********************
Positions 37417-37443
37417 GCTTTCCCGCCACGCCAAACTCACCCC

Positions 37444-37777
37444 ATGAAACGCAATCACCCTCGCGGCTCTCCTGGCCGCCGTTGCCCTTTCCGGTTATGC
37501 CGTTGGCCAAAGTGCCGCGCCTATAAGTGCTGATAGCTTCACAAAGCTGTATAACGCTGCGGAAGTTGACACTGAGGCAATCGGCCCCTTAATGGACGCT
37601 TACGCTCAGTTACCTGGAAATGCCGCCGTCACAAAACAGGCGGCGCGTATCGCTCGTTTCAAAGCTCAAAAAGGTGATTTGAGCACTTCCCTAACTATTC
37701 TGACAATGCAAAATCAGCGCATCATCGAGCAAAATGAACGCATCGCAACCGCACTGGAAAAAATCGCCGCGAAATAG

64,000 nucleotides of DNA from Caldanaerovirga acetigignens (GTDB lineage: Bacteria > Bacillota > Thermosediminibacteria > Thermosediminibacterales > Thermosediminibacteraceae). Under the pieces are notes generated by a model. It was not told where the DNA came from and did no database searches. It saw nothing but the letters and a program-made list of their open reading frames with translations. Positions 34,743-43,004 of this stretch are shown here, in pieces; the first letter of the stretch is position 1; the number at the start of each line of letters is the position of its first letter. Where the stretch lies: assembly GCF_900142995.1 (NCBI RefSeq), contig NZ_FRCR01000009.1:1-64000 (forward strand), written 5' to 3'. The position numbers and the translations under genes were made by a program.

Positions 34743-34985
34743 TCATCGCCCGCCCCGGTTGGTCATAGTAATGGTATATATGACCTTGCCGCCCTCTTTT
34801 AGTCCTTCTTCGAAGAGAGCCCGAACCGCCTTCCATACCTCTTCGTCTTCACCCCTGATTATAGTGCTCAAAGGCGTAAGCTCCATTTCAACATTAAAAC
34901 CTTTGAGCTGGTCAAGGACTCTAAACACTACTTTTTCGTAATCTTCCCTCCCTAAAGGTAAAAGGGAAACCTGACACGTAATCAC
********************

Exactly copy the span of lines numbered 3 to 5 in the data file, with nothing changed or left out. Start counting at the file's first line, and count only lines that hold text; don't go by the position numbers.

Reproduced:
Positions 37444-37777
37444 ATGAAACGCAATCACCCTCGCGGCTCTCCTGGCCGCCGTTGCCCTTTCCGGTTATGC
37501 CGTTGGCCAAAGTGCCGCGCCTATAAGTGCTGATAGCTTCACAAAGCTGTATAACGCTGCGGAAGTTGACACTGAGGCAATCGGCCCCTTAATGGACGCT